Thursday, November 25, 2021

Getting dropped from a feature on cancel culture

A lesson on getting oneself dropped from a feature article about cancel culture at UBC in the student paper. A month ago I was asked to do an interview about cancel culture at UBC. You can read my side of that interview here:  Cancel Culture. My mistake was to assume reporters consider themselves on the record in the same way they put those they question on the record. How wrong I was!

"During interviews," I was told by the features editor, "the journalist is not on the record." I was (am) surprised by this assertion. I'm conceptually puzzled by the idea that the questions used to prompt my responses are off the record while my responses are on the record and the journalist takes carte blanche in how to treat my responses. 

In a subsequent email from the coordinating editor they doubled down with their idea of informed consent suggesting that the interview (they called it a conversation) required consent of both parties for both to be put on the record and since I was the only one who agreed to the interview, the reporter had not given consent to be on the record. As a social science researcher I am accustomed to a rather formal process of prior informed consent,  the ways that friend-like attributes infuse this kind of research, and the importance of one's focus of research being informed and engaged in granting consent through multiple stages of research and writing. Through that process I always assumed and expected that I, the question asker, was on the record and that was in part an act of reciprocity with those I interviewed.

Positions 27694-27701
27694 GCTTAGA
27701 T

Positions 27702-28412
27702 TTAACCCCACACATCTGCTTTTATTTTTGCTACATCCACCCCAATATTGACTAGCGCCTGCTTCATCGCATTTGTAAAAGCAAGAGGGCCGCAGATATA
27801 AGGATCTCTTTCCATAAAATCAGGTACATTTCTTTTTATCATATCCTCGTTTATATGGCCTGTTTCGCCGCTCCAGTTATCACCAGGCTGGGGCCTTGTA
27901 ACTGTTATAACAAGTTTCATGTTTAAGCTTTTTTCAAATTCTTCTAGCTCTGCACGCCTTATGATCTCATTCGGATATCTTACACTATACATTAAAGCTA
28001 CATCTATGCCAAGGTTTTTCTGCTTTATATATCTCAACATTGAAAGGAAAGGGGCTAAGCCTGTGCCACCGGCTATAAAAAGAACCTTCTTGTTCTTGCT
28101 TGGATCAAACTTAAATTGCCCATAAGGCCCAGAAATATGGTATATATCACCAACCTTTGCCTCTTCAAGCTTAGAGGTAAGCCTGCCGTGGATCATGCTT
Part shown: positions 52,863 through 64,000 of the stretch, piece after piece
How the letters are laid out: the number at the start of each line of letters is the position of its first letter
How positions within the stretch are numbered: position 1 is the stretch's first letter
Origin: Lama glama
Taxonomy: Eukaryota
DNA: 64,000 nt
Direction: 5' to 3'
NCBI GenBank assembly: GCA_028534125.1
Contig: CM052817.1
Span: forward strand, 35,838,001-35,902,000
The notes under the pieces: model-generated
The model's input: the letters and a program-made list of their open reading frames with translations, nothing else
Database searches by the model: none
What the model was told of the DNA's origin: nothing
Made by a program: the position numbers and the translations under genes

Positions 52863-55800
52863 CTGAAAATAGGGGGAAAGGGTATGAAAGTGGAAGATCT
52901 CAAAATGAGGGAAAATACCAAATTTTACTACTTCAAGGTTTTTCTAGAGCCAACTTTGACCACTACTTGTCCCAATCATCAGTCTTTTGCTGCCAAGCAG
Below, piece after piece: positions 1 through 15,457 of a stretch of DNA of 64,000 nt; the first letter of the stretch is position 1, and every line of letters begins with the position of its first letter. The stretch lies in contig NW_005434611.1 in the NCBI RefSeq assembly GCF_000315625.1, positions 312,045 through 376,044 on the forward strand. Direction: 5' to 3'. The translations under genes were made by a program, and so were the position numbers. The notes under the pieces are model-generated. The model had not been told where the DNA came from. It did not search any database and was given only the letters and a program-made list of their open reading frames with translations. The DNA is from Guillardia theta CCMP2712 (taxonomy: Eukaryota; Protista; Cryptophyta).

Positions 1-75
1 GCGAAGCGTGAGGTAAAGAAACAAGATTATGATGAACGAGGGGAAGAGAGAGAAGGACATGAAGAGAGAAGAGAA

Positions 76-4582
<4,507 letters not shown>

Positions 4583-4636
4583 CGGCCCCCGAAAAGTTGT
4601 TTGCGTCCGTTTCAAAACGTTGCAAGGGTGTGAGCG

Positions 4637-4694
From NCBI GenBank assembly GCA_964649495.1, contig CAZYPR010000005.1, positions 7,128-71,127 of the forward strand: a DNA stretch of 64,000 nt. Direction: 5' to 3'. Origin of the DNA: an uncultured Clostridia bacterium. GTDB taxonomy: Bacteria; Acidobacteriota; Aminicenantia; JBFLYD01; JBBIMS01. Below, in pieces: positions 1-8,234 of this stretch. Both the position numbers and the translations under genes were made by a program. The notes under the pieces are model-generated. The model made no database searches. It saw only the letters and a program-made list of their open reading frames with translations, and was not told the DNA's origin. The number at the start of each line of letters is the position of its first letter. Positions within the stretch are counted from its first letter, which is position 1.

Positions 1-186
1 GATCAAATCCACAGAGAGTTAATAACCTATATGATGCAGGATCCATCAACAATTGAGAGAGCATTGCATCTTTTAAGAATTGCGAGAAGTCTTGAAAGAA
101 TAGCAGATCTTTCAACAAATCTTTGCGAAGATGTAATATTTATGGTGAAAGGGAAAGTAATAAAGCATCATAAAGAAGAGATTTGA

The editorial staff at the Ubyssey do not agree with the above. The coordinating editor informed me that "in the future, The Ubyssey and our reporters require being informed of your intent to publish interview transcripts and recordings before you agree to the interview."  To make things simple I replied that for any subsequent interview request I reserve the right to post interview transcripts (edited or raw) upon publication of their article. I suspect that will ensure I am removed from their list of potential interviewees for some time (or at least until a new group turns up). 

In my professional practice as an anthropologist I expect to be every bit on the record as those I interview, observe, and write about. If I can't put myself there, how can I morally expect those I write about to put themselves there?See:  Introduction to special issue on autoethnography.

Journalists aren't alone in being annoyed at having the microscope turned on themselves, many professional anthropologists become highly unsettled when they find themselves the object of study.

But if both professions are honest about our practice, and respectful enough to engage in reciprocal relations, we will not try to mask ourselves from interrogation, we will welcome it as radically authentic experience. It will shape our capacity for empathy and care.


Interviews with the Ubyssey currently available.

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